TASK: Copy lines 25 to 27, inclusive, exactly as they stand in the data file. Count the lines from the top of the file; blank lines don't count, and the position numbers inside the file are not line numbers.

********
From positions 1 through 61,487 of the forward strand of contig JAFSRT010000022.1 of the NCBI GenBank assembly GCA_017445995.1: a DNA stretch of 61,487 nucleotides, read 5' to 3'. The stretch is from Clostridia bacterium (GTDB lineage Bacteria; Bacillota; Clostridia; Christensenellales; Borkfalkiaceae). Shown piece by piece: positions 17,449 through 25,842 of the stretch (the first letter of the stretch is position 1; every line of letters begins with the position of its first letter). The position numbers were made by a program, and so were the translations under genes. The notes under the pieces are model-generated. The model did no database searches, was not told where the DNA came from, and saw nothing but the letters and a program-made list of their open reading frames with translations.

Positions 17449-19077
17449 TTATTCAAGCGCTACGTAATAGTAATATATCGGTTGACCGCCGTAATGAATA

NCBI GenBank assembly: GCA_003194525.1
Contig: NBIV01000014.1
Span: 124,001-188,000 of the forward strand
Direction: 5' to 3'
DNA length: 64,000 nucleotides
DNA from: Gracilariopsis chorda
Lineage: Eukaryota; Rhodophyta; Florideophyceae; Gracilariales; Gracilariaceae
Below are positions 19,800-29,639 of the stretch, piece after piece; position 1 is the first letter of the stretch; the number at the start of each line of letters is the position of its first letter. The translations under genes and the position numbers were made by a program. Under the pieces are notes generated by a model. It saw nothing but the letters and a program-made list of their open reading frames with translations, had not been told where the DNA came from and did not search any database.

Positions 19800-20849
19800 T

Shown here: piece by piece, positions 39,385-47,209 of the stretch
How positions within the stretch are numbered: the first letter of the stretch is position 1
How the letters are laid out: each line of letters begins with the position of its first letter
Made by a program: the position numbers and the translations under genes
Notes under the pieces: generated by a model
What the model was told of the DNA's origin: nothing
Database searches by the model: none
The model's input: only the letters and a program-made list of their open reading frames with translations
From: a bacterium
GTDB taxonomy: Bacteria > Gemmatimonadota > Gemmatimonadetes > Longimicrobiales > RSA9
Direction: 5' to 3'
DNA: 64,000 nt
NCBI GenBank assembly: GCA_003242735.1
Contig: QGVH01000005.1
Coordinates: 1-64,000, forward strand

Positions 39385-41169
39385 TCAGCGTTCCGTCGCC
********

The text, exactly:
DNA: 64,000 nt
NCBI GenBank assembly: GCA_003242735.1
Contig: QGVH01000005.1